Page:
Anne is sitting on the stony beach flinging smooth rocks into the sea. The low winter sun sparkling on the waves makes her eyes water, but she forgot her sunglasses when she ran out of Paul’s house. “Paul’s house” she spits scornfully at the herring gulls. They screech back at her misery. He took her to meet his mother today. She was looked over and dismissed. Paul’s mother only asked her one question.
“Where on earth did you meet my Paul?” The emphasis on “you” was cutting. This “you” contained a thousand prejudices – the wrong side of the city – Northside; lower social class – her dad was a bus driver – and the wrong set of friends. She knew nobody who could be of any use to Paul’s career. Anne saw herself reflected in Paul’s mothers hard gaze, felt a sharp pain twist in her gut as the other woman’s lip curled. Paul dropped her hand as if his mother’s piercing look had burnt him.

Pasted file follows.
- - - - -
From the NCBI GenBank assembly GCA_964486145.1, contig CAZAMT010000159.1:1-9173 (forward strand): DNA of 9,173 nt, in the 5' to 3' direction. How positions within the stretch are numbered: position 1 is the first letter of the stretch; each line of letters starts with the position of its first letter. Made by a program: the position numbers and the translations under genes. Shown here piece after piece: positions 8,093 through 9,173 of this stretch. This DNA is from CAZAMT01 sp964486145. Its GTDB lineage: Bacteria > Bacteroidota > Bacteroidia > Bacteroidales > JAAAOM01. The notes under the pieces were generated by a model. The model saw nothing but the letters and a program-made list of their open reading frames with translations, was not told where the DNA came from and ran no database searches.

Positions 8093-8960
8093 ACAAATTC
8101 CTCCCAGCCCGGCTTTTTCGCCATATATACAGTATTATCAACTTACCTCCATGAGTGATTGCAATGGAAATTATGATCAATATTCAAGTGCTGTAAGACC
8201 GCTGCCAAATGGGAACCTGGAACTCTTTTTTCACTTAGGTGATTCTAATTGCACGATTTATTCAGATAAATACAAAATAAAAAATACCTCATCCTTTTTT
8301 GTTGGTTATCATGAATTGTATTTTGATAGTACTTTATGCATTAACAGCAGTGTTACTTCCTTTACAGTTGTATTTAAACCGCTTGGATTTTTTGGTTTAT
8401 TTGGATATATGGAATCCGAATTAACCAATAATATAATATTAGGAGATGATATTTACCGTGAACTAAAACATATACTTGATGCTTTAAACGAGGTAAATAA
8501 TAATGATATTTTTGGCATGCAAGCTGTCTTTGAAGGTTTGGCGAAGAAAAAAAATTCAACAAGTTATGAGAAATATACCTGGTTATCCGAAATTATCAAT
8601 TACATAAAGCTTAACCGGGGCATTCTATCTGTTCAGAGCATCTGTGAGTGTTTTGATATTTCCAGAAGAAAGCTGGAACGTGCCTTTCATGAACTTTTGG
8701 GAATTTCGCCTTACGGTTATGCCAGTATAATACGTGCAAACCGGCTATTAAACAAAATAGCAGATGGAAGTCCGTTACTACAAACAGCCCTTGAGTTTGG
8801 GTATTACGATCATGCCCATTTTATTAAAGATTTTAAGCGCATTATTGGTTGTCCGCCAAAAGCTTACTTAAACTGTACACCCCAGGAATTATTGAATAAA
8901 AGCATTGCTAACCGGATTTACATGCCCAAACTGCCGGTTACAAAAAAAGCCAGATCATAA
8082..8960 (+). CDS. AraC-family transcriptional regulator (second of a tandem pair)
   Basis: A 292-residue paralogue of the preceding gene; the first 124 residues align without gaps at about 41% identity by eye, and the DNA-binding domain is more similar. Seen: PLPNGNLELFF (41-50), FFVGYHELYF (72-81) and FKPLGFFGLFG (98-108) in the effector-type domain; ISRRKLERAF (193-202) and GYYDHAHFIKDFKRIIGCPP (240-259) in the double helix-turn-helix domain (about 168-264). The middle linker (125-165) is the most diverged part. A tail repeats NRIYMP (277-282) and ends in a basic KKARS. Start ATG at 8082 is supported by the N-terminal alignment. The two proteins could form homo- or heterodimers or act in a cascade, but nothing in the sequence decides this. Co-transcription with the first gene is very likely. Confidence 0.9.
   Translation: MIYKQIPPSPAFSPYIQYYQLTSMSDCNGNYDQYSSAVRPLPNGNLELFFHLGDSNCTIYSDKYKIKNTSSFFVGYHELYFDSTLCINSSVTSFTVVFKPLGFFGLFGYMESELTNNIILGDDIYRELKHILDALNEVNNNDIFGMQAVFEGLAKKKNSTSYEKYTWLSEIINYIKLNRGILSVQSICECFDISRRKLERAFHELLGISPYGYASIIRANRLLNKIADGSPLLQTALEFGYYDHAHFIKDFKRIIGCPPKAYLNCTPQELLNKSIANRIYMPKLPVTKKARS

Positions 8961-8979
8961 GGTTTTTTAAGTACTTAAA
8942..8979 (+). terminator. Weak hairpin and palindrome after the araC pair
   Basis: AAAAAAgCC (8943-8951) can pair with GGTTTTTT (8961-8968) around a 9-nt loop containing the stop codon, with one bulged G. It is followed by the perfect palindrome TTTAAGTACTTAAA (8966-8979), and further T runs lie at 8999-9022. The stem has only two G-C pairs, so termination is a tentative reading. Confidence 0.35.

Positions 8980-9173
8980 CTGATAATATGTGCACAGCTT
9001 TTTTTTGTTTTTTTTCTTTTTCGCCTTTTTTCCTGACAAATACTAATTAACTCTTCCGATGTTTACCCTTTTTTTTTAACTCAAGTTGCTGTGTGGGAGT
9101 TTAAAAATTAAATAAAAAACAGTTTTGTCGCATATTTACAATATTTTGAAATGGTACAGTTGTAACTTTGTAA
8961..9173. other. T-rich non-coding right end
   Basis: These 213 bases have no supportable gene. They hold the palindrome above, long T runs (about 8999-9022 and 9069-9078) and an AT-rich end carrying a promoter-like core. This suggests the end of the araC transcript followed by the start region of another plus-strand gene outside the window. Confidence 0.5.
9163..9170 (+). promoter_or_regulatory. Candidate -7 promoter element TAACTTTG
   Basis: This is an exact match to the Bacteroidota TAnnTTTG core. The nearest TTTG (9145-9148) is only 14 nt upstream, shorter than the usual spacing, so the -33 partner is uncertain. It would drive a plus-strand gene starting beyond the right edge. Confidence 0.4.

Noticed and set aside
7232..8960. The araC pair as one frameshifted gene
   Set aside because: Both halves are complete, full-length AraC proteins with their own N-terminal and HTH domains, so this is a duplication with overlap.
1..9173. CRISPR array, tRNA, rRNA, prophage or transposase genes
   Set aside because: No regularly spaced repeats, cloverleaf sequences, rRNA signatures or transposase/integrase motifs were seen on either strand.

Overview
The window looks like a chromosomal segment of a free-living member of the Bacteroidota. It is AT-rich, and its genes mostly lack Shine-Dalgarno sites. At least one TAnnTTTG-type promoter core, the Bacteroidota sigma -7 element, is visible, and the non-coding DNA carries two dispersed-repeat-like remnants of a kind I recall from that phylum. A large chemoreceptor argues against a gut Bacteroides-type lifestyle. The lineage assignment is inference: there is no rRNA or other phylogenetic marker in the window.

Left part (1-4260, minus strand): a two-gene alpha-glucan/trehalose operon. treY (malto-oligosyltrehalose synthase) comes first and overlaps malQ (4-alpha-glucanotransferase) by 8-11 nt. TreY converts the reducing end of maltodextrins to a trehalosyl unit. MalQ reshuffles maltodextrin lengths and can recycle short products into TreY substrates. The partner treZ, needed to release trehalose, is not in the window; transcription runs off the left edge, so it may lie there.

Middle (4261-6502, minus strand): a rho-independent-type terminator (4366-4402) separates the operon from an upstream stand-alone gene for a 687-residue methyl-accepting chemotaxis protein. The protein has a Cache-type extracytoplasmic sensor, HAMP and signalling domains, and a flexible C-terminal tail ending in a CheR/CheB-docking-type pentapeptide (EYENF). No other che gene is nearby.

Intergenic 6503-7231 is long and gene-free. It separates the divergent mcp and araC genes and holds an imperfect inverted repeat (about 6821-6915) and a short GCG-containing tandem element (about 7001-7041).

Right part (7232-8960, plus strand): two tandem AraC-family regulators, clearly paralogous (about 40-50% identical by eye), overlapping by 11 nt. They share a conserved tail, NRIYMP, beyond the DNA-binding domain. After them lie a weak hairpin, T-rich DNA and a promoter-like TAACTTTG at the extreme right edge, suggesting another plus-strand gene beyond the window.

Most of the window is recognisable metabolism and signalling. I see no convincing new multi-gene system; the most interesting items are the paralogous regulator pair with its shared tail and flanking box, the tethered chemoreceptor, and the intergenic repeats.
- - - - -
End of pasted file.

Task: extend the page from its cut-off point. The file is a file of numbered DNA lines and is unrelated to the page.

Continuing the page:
“We’re just friends, Mum,” apologised Paul. The pain in her gut intensified as she watched him distance himself from her. He shrugged his shoulders, his mother smiled, satisfied and Anne ran, humiliated rejected.
Sitting on the beach reminded Anne of childhood day trips with her father, her chatting and him smiling indulgently. She stood up, brushing loose sand from her jeans. She smiled. “A lucky escape” flitted across her mind. Anne didn’t have Paul, she had much more. It was time to go home.